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An international day to raise awareness of rare diseases

A disease is said to be “rare” when it affects fewer than one in 2,000 people in Europe, or less than 200,000 people overall in the US. Today, there are an estimated 300 million people around the world living with a rare disease1. This is why, at Servier, we would like to confirm our commitment to bring forward new innovate treatment possibilities on this day; February 28, Rare Disease Day.

Rare Disease Day is an annual event that takes place on the last day of February. Its aim is to raise awareness among citizens and decision-makers about rare diseases and their impact on the daily lives of those affected and their families.

Did you know?

Rare diseases are very diverse. The majority of them are genetic in origin, although environmental, viral or even microbiotic factors may also play a role. These diseases are generally serious, chronic, disabling, and progressive and can worsen rapidly, becoming life threatening. In over half of the cases, they affect children. Due to the rarity, diversity, and complexity of these diseases, there are few or no therapeutic options available to more than 95% of the people affected.

Meeting the needs of patients living with rare diseases

At Servier, our goal is to meet patient medical needs and improve their quality of life. Our work involves developing tailored approaches for targeted patient populations.

For example, in neuroscience, we are focusing our R&D efforts on the discovery of new medicines that can slow the progression of diseases of genetic origin. Our goal is to provide significant therapeutic benefits to patients for whom the medical and therapeutic needs are currently unmet.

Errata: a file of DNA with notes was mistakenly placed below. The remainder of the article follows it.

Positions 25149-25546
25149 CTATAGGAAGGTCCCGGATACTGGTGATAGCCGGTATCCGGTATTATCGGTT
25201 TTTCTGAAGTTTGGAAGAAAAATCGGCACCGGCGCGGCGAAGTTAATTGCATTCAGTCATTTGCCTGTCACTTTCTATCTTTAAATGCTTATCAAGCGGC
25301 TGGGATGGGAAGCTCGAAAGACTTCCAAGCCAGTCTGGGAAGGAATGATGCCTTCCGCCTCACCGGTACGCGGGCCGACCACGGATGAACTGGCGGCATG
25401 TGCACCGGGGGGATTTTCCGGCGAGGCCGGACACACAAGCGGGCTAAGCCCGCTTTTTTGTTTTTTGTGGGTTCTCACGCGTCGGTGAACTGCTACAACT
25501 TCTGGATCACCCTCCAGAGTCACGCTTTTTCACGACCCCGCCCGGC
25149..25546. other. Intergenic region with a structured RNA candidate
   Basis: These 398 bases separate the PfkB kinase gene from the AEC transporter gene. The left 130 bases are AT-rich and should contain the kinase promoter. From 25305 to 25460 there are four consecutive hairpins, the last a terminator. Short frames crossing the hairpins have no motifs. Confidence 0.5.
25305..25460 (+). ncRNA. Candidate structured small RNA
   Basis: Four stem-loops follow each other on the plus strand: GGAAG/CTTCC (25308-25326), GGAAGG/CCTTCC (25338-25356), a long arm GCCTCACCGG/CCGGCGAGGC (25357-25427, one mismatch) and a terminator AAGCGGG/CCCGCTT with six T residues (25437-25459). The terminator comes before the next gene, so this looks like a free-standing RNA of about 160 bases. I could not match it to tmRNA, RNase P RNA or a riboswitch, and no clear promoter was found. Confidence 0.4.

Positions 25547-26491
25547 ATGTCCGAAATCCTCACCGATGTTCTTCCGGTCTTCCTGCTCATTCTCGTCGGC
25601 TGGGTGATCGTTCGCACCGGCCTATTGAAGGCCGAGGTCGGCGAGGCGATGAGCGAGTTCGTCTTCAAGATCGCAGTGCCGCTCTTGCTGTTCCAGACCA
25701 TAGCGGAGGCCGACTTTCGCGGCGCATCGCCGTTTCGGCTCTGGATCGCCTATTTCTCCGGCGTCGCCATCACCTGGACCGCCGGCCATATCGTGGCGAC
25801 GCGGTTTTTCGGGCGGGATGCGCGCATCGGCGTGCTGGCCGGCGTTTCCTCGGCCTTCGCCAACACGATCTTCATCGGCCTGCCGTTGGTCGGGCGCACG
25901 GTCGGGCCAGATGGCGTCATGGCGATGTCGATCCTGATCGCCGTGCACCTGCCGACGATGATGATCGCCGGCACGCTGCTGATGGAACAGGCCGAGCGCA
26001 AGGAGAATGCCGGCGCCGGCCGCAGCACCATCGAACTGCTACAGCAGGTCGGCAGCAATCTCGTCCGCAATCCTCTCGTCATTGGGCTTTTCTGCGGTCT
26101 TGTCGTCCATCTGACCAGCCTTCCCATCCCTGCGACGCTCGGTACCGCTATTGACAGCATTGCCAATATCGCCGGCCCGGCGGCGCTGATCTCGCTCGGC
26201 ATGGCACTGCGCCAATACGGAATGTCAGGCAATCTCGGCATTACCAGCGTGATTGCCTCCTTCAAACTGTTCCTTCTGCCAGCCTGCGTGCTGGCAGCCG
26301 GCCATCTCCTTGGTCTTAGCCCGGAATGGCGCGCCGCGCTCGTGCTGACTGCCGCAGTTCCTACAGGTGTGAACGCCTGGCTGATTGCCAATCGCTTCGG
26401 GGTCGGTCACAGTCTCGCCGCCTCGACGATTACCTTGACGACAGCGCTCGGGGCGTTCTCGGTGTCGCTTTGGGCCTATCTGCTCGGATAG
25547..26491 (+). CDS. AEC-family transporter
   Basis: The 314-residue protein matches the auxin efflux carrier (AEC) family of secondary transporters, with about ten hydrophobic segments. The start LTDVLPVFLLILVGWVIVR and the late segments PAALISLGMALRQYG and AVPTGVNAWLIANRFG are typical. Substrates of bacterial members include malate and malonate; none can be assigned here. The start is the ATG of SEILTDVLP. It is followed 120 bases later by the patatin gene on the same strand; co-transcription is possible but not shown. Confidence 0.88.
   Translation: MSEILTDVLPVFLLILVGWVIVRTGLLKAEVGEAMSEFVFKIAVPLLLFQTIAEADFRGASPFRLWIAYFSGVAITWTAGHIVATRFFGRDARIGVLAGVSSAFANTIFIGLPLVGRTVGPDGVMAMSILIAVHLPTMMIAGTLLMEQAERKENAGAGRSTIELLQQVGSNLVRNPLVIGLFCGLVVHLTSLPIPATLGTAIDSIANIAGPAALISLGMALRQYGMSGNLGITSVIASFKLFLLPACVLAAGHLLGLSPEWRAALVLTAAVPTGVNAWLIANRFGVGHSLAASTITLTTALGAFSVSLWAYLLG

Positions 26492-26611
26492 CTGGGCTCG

Listen to Nicolas Levy, MD, PhD, Chief Scientist Rare Diseases, Neuroscience and Immuno-inflammation Therapeutic Area, talk about Servier’s commitment to rare diseases.

Cover of the video: Nicolas Levy, Chief Scientist Rare Diseases at Servier
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Photo de chercheurs travaillant sur l'ASO

ASOs, a promising path to therapeutic progress

Our teams are developing their expertise in antisense oligonucleotides (ASOs), a precision technology that offers new perspectives for treatment. As a recent development among precision medicine approaches in R&D, ASOs make it possible to target the causes of some diseases specifically and to take more effective, long-term action on symptoms and their progression.